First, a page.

Almost a million people used emergency food banks over 2013/14, trebling the number needing the service from a year earlier.
A decade ago food banks hardly existed in the UK. They are a relatively recent phenomenon whose development accelerated in the wake the financial crisis in 2008.
But where did the concept of food banks come from? According to the European Federation of Food Banks, the idea started after John Van Hengel, from Phoenix, US, saw a widow and her 10 children looking through rubbish behind grocery stores for food.
He helped her find edible food and asked the store owners to give him the products they would have thrown out so he could distribute them to the needy.
The first food bank was set up in Europe in 1984. Cécile Bigot heard of food banks through Francis Lopez, who set up the Edmonton's Food Bank in Canada. She contacted several charities with the idea in a bid to help Paris' poorest amid rising poverty in the capital city.
This was shortly followed by the establishment of the first food bank in Brussels, after which the European Federation of Food Banks launched in 1986.
Food banks spread across Europe after this, with centres set up in Spain, Italy, Ireland and Portugal by 1992. Between 1994 and 2001, food banks appeared in Poland, Greece and Luxembourg.
The UK and wealthier nations did not set up food banks until later. Since 2004, they have been established in the UK, Germany and Hungary.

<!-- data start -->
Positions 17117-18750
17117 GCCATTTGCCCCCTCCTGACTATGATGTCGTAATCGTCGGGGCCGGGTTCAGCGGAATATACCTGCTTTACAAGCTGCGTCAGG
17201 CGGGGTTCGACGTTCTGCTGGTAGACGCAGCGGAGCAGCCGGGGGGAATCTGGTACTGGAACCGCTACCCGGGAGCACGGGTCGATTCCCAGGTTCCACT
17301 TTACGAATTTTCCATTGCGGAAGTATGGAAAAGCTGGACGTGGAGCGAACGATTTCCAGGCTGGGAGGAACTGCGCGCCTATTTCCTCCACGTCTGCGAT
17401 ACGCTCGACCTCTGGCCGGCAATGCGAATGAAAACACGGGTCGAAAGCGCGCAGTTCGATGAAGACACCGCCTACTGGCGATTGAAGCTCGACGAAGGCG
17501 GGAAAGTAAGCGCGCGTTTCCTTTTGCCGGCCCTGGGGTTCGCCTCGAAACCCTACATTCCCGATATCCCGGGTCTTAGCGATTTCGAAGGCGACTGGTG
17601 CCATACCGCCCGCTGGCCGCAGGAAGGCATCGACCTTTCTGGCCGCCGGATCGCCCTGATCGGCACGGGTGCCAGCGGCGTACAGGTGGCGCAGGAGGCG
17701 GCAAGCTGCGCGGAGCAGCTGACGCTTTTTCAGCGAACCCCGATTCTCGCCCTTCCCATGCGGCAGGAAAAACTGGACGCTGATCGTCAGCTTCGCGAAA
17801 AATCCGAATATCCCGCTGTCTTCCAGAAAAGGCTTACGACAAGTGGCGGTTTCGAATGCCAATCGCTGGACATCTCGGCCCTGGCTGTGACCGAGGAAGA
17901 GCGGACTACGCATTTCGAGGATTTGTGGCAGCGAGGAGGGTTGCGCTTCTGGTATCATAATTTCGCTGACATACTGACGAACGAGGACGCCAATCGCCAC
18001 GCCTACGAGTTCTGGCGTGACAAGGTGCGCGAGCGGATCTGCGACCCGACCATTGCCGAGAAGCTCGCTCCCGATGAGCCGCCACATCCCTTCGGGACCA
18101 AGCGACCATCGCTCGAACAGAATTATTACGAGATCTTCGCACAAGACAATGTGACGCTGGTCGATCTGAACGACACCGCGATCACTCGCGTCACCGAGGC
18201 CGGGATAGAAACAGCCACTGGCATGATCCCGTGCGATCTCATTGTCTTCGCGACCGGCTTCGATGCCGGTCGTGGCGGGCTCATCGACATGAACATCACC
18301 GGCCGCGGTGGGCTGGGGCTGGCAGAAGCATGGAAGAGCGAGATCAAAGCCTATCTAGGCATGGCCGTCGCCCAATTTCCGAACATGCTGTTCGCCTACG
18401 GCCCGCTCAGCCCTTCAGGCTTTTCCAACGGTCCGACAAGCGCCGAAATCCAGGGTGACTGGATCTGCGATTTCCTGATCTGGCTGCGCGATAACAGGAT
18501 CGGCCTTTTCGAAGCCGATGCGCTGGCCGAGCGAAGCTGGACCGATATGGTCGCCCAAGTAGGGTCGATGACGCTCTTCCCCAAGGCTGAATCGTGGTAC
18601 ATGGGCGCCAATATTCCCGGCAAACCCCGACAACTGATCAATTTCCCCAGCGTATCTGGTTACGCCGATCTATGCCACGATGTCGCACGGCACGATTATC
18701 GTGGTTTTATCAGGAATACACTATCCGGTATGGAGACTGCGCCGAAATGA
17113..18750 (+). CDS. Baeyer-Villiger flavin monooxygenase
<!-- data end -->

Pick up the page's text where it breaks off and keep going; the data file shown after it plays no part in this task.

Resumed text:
Food banks became increasingly prevalent following the financial crisis in 2008 and after austerity measures were introduced by the government in 2010.
In the UK, most food banks are co-ordinated by The Trussell Trust, a Christian-based charity that had just two food banks in 2004. It now has 423 food banks from which 913,138 people received three days' emergency food last year.
Trussell said their latest figures have triggered the "biggest ever faith leader intervention on UK food poverty in modern times".
Charity chairman Chris Mould said: "That 900,000 people have received three days' food from a food bank, close to triple the numbers helped last year, is shocking in 21st century Britain.
"But perhaps most worrying of all this figure is just the tip of the iceberg of UK food poverty, it doesn't include those helped by other emergency food providers, those living in towns where there is no food bank, people who are too ashamed to seek help or the large number of people who are only just coping by eating less and buying cheap food.
"In the last year we've seen things get worse, rather than better, for many people on low-incomes. It's been extremely tough for a lot of people, with parents not eating properly in order to feed their children and more people than ever experiencing seemingly unfair and harsh benefits sanctions.
"Unless there is determined policy action to ensure that the benefits of national economic recovery reach people on low-incomes we won't see life get better for the poorest anytime soon."